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MyOwnBusiness Institute

How to negotiate


In this session, we will explore the essential negotiation skills and strategies that are key for success. Whether you are an aspiring or current business owner or just navigating decisions and discussions with others, learning when and how to negotiate can help you achieve your goals.

Photo of two empty desk chairs facing each other
  • Introduction to Negotiation
  • The Basics of Negotiation 
  • Understand the Market and Competition for Purposes of Negotiation
  • Getting Ready for Negotiations
  • Using Negotiation Skills in Business: An Example
  • Mastering Negotiation
  • Learn from Your Successes and  Mistakes
  • Sharpen Your Negotiation Skills
  • Negotiation Terms
  • Top Ten Do's and Don'ts


What is Negotiation and Why Does It Matter?

Negotiation is the process of reaching agreements between parties, a fundamental skill for business owners. Successful negotiation is the key to securing deals, resolving conflicts, and achieving your goals. This section will introduce you to the importance of negotiation skills in business and why mastering them can contribute to your success.

The Main Parts of a Negotiation

Negotiations can often seem complex, but they can be broken down into several stages. The core components include preparation, discussion, proposal, bargaining, and finally, agreement. Let’s define each component:

  1. Preparation: The initial phase of negotiation involves each party gathering important information, setting clear goals, and understanding how the negotiation will work. It's the foundation upon which your negotiation strategy is built.

  2. Discussion: During this stage, you talk to the other person or party. They share their viewpoints, concerns, and priorities, and you share your side. Effective communication is key to establishing a common ground.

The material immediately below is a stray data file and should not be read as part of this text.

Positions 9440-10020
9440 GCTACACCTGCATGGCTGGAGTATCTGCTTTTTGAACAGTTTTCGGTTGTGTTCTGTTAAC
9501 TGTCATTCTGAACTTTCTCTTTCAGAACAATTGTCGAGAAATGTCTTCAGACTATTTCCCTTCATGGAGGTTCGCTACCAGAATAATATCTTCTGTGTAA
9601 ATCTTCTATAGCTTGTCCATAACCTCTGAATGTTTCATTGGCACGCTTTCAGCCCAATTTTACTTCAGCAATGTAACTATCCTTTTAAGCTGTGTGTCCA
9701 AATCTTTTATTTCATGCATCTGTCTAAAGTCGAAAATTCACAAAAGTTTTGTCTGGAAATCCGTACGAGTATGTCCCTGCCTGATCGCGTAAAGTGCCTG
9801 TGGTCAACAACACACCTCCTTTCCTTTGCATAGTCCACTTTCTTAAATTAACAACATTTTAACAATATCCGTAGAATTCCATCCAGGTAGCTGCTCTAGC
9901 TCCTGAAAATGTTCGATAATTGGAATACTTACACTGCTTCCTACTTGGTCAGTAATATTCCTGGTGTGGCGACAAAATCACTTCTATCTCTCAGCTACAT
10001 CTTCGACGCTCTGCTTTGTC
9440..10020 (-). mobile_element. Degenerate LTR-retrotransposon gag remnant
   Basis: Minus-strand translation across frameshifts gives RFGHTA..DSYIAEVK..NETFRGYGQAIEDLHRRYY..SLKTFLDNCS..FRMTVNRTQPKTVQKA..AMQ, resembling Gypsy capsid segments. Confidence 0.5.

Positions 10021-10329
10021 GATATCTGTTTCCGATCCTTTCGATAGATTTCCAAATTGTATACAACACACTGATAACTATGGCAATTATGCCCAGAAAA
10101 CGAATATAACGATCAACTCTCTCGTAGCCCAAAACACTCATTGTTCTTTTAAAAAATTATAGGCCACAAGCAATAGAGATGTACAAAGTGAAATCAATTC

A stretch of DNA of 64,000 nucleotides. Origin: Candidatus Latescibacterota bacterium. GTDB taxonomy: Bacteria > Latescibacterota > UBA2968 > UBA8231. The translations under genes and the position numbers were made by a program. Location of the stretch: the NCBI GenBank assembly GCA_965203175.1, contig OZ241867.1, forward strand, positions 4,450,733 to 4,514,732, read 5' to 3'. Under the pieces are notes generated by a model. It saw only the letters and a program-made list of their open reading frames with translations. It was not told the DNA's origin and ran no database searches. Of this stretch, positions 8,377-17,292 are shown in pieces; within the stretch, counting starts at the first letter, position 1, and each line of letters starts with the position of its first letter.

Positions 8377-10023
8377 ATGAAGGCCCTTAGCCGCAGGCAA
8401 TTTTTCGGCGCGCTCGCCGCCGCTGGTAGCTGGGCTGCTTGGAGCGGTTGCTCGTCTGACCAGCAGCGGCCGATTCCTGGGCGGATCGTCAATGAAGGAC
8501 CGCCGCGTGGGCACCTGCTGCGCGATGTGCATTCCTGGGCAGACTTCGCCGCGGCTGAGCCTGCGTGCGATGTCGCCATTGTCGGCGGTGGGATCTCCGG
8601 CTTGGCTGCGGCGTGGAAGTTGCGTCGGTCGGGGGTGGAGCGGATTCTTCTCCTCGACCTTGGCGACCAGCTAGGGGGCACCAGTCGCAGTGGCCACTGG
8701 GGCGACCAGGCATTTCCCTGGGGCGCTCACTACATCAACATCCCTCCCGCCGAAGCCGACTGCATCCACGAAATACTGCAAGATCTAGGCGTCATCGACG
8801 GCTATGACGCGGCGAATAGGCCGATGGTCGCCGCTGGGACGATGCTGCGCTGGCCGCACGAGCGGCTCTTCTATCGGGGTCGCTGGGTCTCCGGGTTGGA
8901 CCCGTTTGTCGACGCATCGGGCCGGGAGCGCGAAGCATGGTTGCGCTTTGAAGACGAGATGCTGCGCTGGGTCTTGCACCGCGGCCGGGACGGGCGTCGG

3. Proposal: Each party presents its initial offers and solutions. This is where the formal negotiation process begins, and both sides start to state what they want.

  4. Bargaining: This is the heart of negotiation. It's where concessions (something a party gives in to, or yields), compromises, and counteroffers are made. This is often a series of back-and-forth exchanges as parties work toward a mutually acceptable agreement.

  5. Agreement: The goal of negotiations is to reach an agreement that satisfies all parties involved. The agreement can be a formal contract, a verbal commitment, or a written understanding. It marks the successful conclusion of the negotiation process.

Different Kinds of Negotiations

Whether you're dealing with suppliers, customers, employees, partners, or investors, there are universal rules of negotiation, but you can customize them to specific situations. Here are examples of negotiations you may encounter:

  1. Supplier Negotiations: These negotiations revolve around procuring goods or services from suppliers. Effective supplier negotiations can lead to favorable terms, cost savings, and reliable, long-term partnerships.

  2. Customer Interactions: These negotiations can include pricing, terms of sale, and customer service agreements (if a business is selling a service rather than a product, this might be called a service level agreement or SLA). Building strong customer relationships through negotiations is crucial for long-term success.

  3. Partnership Agreements: Negotiating partnerships, joint ventures, or collaborations with other businesses requires careful consideration of shared goals, responsibilities, and benefits.

  4. Employee Contracts: When hiring or retaining talent, you may negotiate salaries, benefits, and work conditions. Effective negotiations here can lead to high levels of job satisfaction and productivity.

  5. Investment and Funding: Negotiating investment deals with potential investors or securing funding from financial institutions is vital for business growth. These negotiations often involve complex financial terms and agreements. If this is not an area you are comfortable working in, find an expert who can help you negotiate the best terms for you and your business.

  6. Contract Renewals: Long-term client, supplier, and/or partner relationships may require contracts. If so, it is essential to negotiate mutually beneficial terms to keep both sides happy.

  7. Conflict Resolution: Negotiation is also a valuable tool for resolving conflicts within the business, whether they involve disputes among employees, partners, customers, or investors.

When Negotiation is Needed